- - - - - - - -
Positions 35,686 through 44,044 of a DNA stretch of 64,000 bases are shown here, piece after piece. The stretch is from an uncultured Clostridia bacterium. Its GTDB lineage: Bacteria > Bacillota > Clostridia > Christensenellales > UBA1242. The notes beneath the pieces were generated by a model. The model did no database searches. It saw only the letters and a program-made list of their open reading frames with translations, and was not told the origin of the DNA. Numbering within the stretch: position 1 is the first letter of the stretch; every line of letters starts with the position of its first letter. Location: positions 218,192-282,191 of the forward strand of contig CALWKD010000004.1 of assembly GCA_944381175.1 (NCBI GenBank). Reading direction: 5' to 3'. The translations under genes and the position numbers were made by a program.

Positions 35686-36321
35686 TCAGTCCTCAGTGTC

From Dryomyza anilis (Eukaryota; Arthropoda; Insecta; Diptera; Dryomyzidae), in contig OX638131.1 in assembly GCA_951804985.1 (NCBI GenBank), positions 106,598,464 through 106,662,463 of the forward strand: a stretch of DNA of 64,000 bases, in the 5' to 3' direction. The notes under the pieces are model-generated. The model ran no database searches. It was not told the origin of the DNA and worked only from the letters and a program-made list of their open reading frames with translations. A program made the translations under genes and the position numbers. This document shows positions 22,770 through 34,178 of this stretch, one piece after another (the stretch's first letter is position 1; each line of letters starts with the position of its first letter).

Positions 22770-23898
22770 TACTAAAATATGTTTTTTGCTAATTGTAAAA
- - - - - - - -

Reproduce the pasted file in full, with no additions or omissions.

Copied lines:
Positions 35,686 through 44,044 of a DNA stretch of 64,000 bases are shown here, piece after piece. The stretch is from an uncultured Clostridia bacterium. Its GTDB lineage: Bacteria > Bacillota > Clostridia > Christensenellales > UBA1242. The notes beneath the pieces were generated by a model. The model did no database searches. It saw only the letters and a program-made list of their open reading frames with translations, and was not told the origin of the DNA. Numbering within the stretch: position 1 is the first letter of the stretch; every line of letters starts with the position of its first letter. Location: positions 218,192-282,191 of the forward strand of contig CALWKD010000004.1 of assembly GCA_944381175.1 (NCBI GenBank). Reading direction: 5' to 3'. The translations under genes and the position numbers were made by a program.

Positions 35686-36321
35686 TCAGTCCTCAGTGTC

From Dryomyza anilis (Eukaryota; Arthropoda; Insecta; Diptera; Dryomyzidae), in contig OX638131.1 in assembly GCA_951804985.1 (NCBI GenBank), positions 106,598,464 through 106,662,463 of the forward strand: a stretch of DNA of 64,000 bases, in the 5' to 3' direction. The notes under the pieces are model-generated. The model ran no database searches. It was not told the origin of the DNA and worked only from the letters and a program-made list of their open reading frames with translations. A program made the translations under genes and the position numbers. This document shows positions 22,770 through 34,178 of this stretch, one piece after another (the stretch's first letter is position 1; each line of letters starts with the position of its first letter).

Positions 22770-23898
22770 TACTAAAATATGTTTTTTGCTAATTGTAAAA